3 Count: Elementary Decision

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1: Sherlock Holmes: Judge Declares Popular Detective in Public Domain

First off today, Eriq Gardner at The Hollywood Reporter Esquire reports that a judge has ruled in favor of Leslie Klinger, an author and Sherlock Holmes expert, finding that the iconic detective, at least in the large part, is in the public domain.

Klinger sued the estate of Sir Author Conan Doyle, the author behind Sherlock Holmes, after it allegedly threatened her over an anthology about the character she was working on. She sued seeking a declaratory judgment that the character was in the public domain and, in large, has won that judgment.

Most of the Sherlock Holmes stories have long lapsed into the public domain but 10 of the later tales are still protected by copyright. The estate had argued that meant the whole character was still protected but the judge disagreed, ruling that, while elements and characters specific to those stories could not be used, other elements of the character could and, with most of the stories in the public domain, that means the bulk of the character is free for all to use.

The estate, however, has indicated that it will protect its trademarks going forward, even if the copyright ruling is upheld.

2: Kanye West’s ‘Bound 2’ Sample Singer Sues Over Copyright

Next up today, Marc Hogan at Spin reports that Kanye West is being sued by Rick Spicer, who sang the hook on the song “Bound”, which was sampled in West’s latest hit “Bound 2”.

Spicer recorded the song after he won a 1969 talent show and joined the group the Ponderosa Twins to make the band “Panderosa Twins Plus One”. Now 59, Spicer said he never gave permission for his vocals to be used in West’s track and was surprised to hear it on the radio.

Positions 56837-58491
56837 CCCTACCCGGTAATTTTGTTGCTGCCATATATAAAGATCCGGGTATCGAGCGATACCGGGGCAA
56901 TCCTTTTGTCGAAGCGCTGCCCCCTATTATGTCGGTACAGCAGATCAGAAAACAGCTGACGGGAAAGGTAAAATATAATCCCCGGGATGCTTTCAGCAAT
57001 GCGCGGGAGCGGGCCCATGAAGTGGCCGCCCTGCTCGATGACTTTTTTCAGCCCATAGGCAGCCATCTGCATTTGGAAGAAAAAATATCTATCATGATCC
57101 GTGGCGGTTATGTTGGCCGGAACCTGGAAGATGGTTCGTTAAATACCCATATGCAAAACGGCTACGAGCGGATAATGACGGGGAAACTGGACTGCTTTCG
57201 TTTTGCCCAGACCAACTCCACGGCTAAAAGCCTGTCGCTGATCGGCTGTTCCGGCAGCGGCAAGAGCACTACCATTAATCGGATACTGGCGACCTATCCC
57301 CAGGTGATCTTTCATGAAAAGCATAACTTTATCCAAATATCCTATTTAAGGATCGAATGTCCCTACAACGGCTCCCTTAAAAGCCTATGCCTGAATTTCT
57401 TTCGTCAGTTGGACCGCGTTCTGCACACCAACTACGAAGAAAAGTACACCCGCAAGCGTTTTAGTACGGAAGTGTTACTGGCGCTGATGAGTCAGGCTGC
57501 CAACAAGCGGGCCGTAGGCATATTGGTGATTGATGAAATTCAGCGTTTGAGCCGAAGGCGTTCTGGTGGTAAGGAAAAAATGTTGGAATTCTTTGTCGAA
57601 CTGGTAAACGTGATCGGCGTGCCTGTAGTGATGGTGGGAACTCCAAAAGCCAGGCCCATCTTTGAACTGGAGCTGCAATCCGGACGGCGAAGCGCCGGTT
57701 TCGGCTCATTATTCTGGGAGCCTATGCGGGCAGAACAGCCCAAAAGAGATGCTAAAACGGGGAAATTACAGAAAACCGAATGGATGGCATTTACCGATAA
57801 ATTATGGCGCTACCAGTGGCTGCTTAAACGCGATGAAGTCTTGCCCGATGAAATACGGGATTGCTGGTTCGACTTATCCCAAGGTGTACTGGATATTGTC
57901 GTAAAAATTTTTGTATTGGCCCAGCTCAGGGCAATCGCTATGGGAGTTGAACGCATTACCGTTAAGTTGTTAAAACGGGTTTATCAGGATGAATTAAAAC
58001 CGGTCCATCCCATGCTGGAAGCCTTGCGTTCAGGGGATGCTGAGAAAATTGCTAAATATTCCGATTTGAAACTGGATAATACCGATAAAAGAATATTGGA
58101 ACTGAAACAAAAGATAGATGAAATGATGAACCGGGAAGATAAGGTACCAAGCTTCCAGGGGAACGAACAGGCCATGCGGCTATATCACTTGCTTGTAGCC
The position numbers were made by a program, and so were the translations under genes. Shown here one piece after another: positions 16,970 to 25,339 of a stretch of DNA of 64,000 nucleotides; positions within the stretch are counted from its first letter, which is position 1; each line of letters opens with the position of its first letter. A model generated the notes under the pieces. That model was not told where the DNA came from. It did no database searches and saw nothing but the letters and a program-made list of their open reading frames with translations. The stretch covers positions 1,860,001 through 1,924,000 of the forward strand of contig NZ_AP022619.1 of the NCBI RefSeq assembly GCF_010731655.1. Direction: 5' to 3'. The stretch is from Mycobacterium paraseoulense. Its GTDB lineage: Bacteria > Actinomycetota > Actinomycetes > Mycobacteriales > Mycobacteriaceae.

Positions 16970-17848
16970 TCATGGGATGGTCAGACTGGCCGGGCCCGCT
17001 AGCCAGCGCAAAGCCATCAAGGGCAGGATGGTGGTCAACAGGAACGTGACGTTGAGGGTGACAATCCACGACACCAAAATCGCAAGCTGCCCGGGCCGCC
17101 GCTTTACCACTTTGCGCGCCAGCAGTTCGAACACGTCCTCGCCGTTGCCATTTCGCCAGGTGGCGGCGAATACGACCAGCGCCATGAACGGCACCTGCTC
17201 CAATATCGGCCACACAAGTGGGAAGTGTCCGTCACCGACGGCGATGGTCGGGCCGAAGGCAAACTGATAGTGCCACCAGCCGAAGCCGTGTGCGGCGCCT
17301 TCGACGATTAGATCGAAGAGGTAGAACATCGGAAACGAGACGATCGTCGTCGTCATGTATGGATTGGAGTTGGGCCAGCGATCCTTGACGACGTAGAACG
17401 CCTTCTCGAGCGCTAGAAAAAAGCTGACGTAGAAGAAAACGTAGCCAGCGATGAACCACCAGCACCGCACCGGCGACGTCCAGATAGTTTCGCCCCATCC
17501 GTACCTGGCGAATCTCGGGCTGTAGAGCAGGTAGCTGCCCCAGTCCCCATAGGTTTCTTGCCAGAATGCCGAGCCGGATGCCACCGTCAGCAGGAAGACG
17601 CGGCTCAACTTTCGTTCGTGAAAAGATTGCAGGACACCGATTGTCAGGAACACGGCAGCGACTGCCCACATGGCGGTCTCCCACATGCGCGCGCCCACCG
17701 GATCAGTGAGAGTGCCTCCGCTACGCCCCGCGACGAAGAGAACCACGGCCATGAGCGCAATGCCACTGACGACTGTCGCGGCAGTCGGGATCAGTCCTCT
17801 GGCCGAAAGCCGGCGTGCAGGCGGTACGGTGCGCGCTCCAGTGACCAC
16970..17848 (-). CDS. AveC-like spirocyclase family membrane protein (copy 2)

The lawsuit seeks a trial by jury, damages, attorneys fees and an injunction against the song. The suit also lists Roc-A-Fella, Island Def-Jam, Rhino Entertainment and Universal Music Group as defendants.

3: Baidu, QVOD Fined 250,000 Yuan Each for Video Copyright Violations

Finally today, Li Qiaoyi at The Global Times reports that Baidu, China’s largest search engine and a local software company, QVOD Technology, have been ordered to pay 250,000 yuan ($41,000) apiece for copyright violations over video content.

The investigation was initiated by a group of companies including China video giant Youku Tudou and it found that the two companies had committed multiple copyright violations through their media players.

The fine, which was handed down by the National Copyright Administration, is the largest that can be handed down under Chinese law.


That’s it for the three count today. We will be back tomorrow with three more copyright links. If you have a link that you want to suggest a link for the column or have any proposals to make it better. Feel free to leave a comment or send me an email. I hope to hear from you.

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